I'm trying to disable the pop-up that appears when you try to delete a face or a vertex. I'm not talking about a pop up for when you delete an object, just a face or something. Why is this even a feature? Selection modes only enable you to select certain things anyway, why on Earth do I need to confirm that yes, in vertex select, I want the vertices I selected to be deleted. Why can't I, I dunno, just delete the thing I selected?


1 Answer 1


When deleting multiple faces, for example, one may or may not want to delete only the faces, not the edges between them. Or when deleting edges, one may or may not want to keep the vertices that would be deleted if they weren't connected to anything else. One may also want to delete the vertices of a selected face, for example, without the need to change what to select.

If you find that clicking on the buttons in this menu is slowing you down, you can use the keys:

  • X then 1 - to delete vertices.
  • X then 2 - to delete edges.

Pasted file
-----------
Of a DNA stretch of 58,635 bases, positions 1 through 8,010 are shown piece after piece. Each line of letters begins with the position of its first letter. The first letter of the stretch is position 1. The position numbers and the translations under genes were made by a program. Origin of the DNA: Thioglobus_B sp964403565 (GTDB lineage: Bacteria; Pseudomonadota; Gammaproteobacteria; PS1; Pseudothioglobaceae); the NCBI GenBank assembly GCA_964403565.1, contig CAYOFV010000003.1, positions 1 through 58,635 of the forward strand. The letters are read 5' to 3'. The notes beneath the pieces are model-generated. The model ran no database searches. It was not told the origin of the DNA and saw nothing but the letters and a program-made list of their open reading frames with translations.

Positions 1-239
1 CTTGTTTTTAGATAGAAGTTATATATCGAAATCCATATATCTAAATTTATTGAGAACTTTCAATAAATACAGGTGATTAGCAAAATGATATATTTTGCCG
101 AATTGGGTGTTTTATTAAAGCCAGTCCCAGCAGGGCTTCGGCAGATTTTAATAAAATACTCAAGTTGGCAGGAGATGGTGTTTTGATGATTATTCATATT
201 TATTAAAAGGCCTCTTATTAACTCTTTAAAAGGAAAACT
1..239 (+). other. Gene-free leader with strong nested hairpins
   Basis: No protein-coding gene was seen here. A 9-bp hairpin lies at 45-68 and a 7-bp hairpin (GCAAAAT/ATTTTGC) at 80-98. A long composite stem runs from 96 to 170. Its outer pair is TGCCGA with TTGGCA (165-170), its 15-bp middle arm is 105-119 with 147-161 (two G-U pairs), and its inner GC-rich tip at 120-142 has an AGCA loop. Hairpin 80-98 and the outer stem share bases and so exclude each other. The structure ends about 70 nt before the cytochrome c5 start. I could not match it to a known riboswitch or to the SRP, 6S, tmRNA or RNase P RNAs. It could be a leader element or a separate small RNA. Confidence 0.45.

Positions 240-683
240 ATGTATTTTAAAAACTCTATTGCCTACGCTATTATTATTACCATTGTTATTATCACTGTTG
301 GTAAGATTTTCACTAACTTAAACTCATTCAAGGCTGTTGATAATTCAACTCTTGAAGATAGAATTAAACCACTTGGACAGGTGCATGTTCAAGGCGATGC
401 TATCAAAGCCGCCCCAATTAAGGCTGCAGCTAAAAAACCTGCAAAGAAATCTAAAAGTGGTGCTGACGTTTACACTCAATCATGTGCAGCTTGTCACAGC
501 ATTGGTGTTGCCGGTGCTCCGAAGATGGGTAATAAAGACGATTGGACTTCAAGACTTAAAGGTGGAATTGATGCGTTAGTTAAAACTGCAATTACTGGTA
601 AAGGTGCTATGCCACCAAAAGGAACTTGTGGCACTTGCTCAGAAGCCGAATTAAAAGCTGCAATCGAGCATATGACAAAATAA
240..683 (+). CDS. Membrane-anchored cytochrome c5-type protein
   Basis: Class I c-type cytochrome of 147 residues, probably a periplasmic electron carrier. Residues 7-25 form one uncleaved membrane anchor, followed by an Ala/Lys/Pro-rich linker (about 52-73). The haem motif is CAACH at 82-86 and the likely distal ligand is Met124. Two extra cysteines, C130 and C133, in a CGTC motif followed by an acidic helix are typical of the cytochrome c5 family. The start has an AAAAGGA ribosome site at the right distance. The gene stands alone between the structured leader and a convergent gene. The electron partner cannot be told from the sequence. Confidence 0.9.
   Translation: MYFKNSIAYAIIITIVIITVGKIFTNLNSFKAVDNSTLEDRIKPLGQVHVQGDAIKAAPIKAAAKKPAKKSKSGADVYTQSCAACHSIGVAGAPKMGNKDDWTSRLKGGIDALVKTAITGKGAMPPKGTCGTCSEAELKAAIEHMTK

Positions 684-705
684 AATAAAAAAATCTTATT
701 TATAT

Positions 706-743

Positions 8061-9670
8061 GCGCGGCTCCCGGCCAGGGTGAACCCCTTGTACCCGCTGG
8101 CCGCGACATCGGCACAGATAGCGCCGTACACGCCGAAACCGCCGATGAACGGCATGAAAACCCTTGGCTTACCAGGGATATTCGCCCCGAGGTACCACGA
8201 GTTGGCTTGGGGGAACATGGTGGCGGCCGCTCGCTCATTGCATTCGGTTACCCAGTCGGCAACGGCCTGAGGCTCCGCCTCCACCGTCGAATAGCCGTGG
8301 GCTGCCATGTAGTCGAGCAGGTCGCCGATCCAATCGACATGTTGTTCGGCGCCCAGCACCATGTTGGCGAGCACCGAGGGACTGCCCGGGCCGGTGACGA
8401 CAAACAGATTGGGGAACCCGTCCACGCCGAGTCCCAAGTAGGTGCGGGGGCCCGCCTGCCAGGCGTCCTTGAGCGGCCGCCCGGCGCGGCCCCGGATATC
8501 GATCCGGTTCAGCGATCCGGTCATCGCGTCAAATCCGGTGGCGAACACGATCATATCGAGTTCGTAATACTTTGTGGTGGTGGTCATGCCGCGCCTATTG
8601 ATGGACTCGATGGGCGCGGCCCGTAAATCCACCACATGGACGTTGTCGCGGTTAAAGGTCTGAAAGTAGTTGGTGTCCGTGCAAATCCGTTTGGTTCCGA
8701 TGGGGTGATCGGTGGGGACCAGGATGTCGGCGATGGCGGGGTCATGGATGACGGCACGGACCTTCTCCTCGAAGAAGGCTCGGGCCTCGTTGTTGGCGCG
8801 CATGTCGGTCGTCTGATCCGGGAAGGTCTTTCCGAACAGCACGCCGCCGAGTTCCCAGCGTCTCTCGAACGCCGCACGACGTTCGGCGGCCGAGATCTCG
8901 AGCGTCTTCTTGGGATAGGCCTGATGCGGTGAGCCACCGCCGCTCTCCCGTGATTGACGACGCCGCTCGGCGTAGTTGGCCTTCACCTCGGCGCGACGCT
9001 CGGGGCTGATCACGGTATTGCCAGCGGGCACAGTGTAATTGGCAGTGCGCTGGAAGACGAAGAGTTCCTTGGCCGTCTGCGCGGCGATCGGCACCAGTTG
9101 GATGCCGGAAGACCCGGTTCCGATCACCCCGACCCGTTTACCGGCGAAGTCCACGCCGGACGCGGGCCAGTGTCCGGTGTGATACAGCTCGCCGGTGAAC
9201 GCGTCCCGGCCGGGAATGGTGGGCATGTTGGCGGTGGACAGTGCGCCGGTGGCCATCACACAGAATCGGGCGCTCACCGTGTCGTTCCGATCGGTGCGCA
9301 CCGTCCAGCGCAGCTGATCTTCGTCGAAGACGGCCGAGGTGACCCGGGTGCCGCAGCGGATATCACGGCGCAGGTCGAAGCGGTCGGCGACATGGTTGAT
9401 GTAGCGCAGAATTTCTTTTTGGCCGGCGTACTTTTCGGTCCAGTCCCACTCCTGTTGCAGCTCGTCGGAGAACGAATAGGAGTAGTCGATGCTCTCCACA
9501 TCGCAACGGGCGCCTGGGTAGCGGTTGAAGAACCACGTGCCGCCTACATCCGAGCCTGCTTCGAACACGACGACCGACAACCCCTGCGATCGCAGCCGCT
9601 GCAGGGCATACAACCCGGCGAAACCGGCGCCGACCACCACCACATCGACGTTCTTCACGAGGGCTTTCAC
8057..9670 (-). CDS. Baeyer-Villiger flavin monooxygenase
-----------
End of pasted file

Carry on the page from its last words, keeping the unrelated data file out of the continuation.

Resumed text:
• X then 3 - to delete faces.

You can also assign a shortcut to those functions doing this:

  • Open the menu with the button as if you would click on it.
  • Right click the button.
  • Click on Assign Shortcut.
  • Insert your key combination or mouse button.

There is no way that i know for creating a shortcut or changing the current deleting one to one that will delete geometry based on the select mode that you currently are, maybe there is one already.

  • 1
    $\begingroup$ Good answer. It seems that Xcool233 never really needed anything of this, otherwise a question like "why would I want to delete anything else then what the selection mode suggests?" wouldn't come up. I for one very often use e.g. face select if I want to delete vertices because it's much quicker to select some faces (especially n-gons with many vertices) and delete all the comprising vertices instead of having to select all those vertices on their own. And things like "Only Faces" or "Only Edges & Faces" would be even harder to do just from the context of the selection mode. $\endgroup$ Commented Mar 30, 2022 at 6:56

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